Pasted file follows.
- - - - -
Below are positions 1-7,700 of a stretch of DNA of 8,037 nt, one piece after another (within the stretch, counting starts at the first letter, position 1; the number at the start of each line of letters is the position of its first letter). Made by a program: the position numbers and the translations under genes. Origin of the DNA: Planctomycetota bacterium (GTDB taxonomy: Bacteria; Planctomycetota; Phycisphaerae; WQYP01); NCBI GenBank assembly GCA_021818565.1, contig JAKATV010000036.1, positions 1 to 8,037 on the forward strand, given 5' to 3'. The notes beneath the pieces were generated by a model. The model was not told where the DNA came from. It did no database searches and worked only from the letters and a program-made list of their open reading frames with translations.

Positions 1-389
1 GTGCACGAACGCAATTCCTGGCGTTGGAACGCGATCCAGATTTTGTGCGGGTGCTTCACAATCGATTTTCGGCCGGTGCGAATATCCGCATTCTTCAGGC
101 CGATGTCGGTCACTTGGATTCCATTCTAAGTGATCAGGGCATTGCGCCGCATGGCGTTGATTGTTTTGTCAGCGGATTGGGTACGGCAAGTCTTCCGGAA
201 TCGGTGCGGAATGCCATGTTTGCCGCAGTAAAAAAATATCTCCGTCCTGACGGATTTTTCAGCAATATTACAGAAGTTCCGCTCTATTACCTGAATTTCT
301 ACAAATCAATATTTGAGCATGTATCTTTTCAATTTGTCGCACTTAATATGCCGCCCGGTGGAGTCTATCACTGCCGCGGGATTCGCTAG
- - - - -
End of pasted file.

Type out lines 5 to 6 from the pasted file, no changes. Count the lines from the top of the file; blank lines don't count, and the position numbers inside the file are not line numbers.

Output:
201 TCGGTGCGGAATGCCATGTTTGCCGCAGTAAAAAAATATCTCCGTCCTGACGGATTTTTCAGCAATATTACAGAAGTTCCGCTCTATTACCTGAATTTCT
301 ACAAATCAATATTTGAGCATGTATCTTTTCAATTTGTCGCACTTAATATGCCGCCCGGTGGAGTCTATCACTGCCGCGGGATTCGCTAG